The Violence of the Green Revolution

Vandana Shiva has long been one of the key actors and advocates promoting locally-driven and owned, agroecologically-oriented and opposing corporate control of the agricultural and food sector. Although it was not her first publication, this message gained a global audience with "The Violence of the Green Revolution: Third World Agriculture, Ecology, and Politics" (1989). With the benefit of hindsight, there are two aspects I see missing from the book, one is a lack of engagement with farmer agency (as if they have no role in corporate expansion, I've written on how farmers can refuse, for example) and limited critical reflection on diversity (it is essentially good, my research suggests we need some more nuance on this). That said, this is an excellent resource and, in particular, it is good to recognize the roots of position that is now widely held so we can recognize the thought leaders. Some points I found interesting:

  • After "two decades, the invisible ecological, political and cultural costs of the Green Revolution have become visible. At the political level, the Green Revolution has turned out to be conflict-producing instead of conflict reducing. At the material level, production of high yields of commercial grain have generated new scarcities at the ecosystem level, which in turn have generated new sources of conflict." (p. 15)​
  • "The knowledge and power nexus is inherent to the reductionist system because the mechanistic order, as a conceptual framework, was associated with a set of values based on power which were compatible with the needs of commercial capitalism. It generates inequalities and domination by the way knowledge is generated and structured, the way it is legitimized, and by the way in which such knowledge transforms nature and society." (p. 22-23)​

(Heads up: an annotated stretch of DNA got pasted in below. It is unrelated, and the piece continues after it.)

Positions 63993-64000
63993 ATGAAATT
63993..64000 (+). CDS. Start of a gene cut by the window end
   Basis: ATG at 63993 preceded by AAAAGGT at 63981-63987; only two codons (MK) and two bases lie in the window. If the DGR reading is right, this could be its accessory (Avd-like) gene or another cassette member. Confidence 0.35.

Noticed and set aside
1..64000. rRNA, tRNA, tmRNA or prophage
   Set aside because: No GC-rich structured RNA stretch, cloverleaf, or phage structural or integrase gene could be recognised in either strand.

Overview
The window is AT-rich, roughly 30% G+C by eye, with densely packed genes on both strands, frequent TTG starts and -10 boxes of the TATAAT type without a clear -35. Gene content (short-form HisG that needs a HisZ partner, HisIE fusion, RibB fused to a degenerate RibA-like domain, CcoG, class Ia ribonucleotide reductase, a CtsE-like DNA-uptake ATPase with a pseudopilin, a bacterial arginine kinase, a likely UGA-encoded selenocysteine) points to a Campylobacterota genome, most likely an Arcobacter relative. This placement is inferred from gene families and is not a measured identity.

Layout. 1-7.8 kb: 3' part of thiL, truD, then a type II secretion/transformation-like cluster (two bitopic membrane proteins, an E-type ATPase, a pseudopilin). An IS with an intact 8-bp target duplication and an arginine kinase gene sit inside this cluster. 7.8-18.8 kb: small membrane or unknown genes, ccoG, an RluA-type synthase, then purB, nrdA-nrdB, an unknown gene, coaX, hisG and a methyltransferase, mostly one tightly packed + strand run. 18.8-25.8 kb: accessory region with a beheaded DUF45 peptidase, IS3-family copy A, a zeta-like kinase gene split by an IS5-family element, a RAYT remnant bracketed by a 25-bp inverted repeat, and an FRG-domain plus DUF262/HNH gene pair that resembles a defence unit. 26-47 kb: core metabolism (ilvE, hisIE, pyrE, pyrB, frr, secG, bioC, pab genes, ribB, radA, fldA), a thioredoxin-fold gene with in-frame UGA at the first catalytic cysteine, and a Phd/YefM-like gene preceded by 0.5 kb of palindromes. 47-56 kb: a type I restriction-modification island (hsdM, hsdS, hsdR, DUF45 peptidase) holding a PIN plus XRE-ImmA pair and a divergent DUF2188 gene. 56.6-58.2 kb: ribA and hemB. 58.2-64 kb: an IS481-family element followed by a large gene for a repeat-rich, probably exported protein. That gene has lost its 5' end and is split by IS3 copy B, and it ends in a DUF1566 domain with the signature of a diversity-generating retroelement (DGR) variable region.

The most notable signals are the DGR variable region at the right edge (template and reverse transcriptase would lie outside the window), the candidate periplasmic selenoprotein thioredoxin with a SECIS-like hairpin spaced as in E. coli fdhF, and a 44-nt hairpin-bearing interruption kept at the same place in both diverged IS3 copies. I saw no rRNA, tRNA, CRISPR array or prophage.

• "The linkage between chemical fertilizers and dwarf varieties that were established through breeding programmes of CIMMYT and IRRI, created a major shift in how seeds were perceived and produced, and who controlled the production and use of seeds." (p. 62-63)​
  • "Unlike the traditional high yielding varieties which have co-evolved with local ecosystems, the Green Revolution HYV's have to be replaced frequently. Seeds, a renewable resource, are thus converted into a non-renewable resource, which each variety usable for only one or two years before it gets overtaken by pests. Obsolescence replaces sustainability." (p. 89)​
  • "The inequality generating effects of the Green Revolution were built into the strategy of 'building on the best' - the best endowed region and the best endowed farmers. The increase in resource intensity of inputs for Green Revolution agriculture implied the increase in capital intensity of farming which tended to generate new inequalities between those who could use the new technology profitably, and those for whom it turned into an instrument of dispossession." (p. 176-177)​
  • "Liberalisation has meant freedom for corporate giants to test, experiment and sell their products without constraint, without controls. This necessarily means destroying for citizens the right to freedom from hazards posed by the new technologies and products." (p. 209)​
  • The "US has accused countries of the Third World of engaging in 'unfair trading practice' if they fail to adopt US patent laws which allow monopoly rights in life form. Yet it is the US which has engaged in unfair practices related to the use of Third World genetic resources. It has freely taken the biological adversity of the Third World to spin millions of dollars worth of profits, none of which have been shared with Third World countries, the original owners of the germplasm. A wild tomato variety (Lycopresicon chomrelweskii) taken from Peru in 1962 has contributed $8 million a year to the American tomato processing industry by increasing the content of soluble solids. Yet none of these profits or benefits have been shared with Peru, the original source of the genetic material." (p. 260)

Page numbers are from the 2016 print of the University Press of Kentucky.


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